Total Visitors

Creation and Criticism

ISSN: 2455-9687  

(A Quarterly International Peer-reviewed Refereed e-Journal

Devoted to English Language and Literature)

Vol. 02, Issue 04 : Jan 2017

Five Poems of Pashupati Jha

A Ph.D. on the poetry of Sylvia Plath from I.I.T. Delhi, Pashupati Jha is a senior Professor of English at I.I.T. Roorkee. Besides numerous academic publications which include a book, Sylvia Plath, co-edited anthology, Reflections on English Studies, and over sixty research papers and book chapters, he has also published five widely read and reviewed poetry collections: Cross and Creation (2003), Mother and Other Poems (2005), All in One  (2011)  Awaiting Eden Again (2015) and Taking on Tough Times (2016). He has received Michael Madhusudan Academy Award (Kolkata) for poetry. He can be contacted at

1. Waiting for the Lotus


It is not easy at all

to speak the unspeakable

and express the ugly essence

of oneself. Shame is all right

only when it is silent or hidden

from the prying eyes of others. But alas!

I have to expose my own wounds,

not for the exhibition of any sort,

but to tell you, o brute

that wound always hurts,

and it hurts all the more when

inflicted from unexpected quarters.


It is not easy at all

to write the unwritten

and weave a poem.

I am not a child

to weep out my heart;

I would wait for the day

when the lotus rises—

if it rises at all—

from my murky waters.


2. Idea-Obsessed


When an idea

does not remain an ideal

but becomes an obsession

winning a thousand impulsive mind;

militancy of myriad hues

spreads its roots

in the soft tissues of the heart,

hurtling ahead with mad rush

hurting insanely all around

in a grand illusion of gallantry.


But bravery

needs something quite different--

a calm mind and cool courage

to rise above the intoxication,

above the scarlet perversion

and to descend down

to something very mundane--

to the level of the lowly earth

of solid action.


Not the spilling of sporadic blood

but the constant sweating

for the cause of one and all.


A difficult task indeed,

as arranging everything afresh

after a smashing storm.


3. Muse Protests


Feelings generated in the heart

are both intense and authentic;

when shaped in apt words

they assume the power of blessings

bestowed by parents and preceptors

and become true in the life of the blessed.


Now feelings as such are half-dead;

they originate feebly in the mind

and are worded, filtered,

reworded many a time.

They are born as invalid and weak offsprings

and have no impact on those, who are blessed.


Prayer attuned to the material gains

is no prayer at all;

it looks like a bargain

between the god and the follower.

His grace is exchanged for gifts and offerings;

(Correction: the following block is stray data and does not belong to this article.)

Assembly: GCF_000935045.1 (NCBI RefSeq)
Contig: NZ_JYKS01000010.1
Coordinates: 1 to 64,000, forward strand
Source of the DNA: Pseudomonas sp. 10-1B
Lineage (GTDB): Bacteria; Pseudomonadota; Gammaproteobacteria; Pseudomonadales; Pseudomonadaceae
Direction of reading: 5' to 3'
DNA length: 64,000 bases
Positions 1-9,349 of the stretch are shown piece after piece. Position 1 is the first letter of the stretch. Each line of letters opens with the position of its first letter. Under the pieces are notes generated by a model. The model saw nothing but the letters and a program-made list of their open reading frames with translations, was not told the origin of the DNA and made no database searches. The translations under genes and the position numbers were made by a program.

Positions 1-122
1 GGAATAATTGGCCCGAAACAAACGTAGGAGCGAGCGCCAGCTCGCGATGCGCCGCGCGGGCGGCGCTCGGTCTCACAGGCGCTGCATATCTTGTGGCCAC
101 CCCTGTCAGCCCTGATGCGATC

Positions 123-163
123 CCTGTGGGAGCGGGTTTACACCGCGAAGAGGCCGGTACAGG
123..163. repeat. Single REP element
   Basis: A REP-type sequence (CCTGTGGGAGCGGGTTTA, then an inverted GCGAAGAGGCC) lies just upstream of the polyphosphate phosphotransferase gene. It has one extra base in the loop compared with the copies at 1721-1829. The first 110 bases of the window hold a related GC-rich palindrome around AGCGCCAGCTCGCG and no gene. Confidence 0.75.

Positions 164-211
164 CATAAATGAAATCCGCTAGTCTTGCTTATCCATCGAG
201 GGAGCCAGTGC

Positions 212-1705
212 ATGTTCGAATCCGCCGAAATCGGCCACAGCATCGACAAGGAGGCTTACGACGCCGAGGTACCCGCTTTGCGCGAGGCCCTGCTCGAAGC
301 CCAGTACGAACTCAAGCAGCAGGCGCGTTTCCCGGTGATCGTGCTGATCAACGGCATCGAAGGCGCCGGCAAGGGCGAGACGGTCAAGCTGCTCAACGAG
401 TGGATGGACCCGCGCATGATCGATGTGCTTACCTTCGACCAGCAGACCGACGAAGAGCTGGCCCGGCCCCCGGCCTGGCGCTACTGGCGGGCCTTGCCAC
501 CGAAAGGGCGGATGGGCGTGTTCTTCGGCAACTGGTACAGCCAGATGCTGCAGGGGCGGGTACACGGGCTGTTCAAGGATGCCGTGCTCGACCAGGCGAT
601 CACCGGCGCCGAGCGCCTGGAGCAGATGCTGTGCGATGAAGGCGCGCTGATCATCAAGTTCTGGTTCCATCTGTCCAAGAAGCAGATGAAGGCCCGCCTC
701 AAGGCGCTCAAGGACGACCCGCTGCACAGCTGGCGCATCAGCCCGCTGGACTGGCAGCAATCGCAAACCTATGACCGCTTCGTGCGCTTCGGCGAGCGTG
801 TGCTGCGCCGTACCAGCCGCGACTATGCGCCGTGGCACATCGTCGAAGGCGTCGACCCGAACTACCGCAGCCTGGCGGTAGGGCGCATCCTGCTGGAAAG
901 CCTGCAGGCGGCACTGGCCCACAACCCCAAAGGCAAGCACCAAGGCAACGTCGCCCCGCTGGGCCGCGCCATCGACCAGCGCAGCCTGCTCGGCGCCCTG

people have turned worship too into business item.

In the world today, everything is commerce

or useless like old ideals and values.


Used to living at the wind-tossed hilltop

I am now housed in a designer home--

beautiful from outside but breathless within;

I have to spend uneasy sleepless nights in it

till some pious soul rescues me from there.


4. Cast of the Dice


The die was already cast

that a time would come

when the fox would lord over the lamb

and the crow would confidently perch

on the back of the white cow

to proclaim croakingly that its voice is

 sweeter than those of the cuckoo and the nightingale.

That it looks more graceful

than the swan floating on the lake;

that the swarming sycophants would nod slavishly

before the lordly fox and the crow in unison

to ditto what  the fox and the crow have felt and said.


But the time would come again

for another die to be cast.

Then the lamb would grow

sharp teeth and tough horns

to pierce the flesh of the fox. The nightingale

too would have a longer and  harsher beak

to pin the crow down to the dust.


In that second age, the good would not

be indifferent and ignore the evil

but would certainly gore it to death

with all its stems, branches and roots

making its resurrection well nigh impossible.


5. Passing Passion


‘I love you,’

‘I love you too.’

Two young souls

in the dark and damp library corridor

were cooing these sweet words to each other.


I heard them by chance

while passing through the same corridor

my arms and mind loaded with books.

Yet I felt their passion on my pulse;

nothing is more electrifying

than love-words sweetly spoken.

I turned behind and treasured

their young faces, pink-red with passion.


Months later

I passed by the same corridor

and saw the same young boy

his face a little aged with experience

cooing the same words

with the same intensity

but in the ears of another girl.


How do modern souls shift their love

so effortlessly, as the snake

sloughs off its skin?

Carry I the scar of my first passion

even today, when many years have gone by.

For, it was told to me since childhood

that love was meant for seven births.



Creation and Criticism 0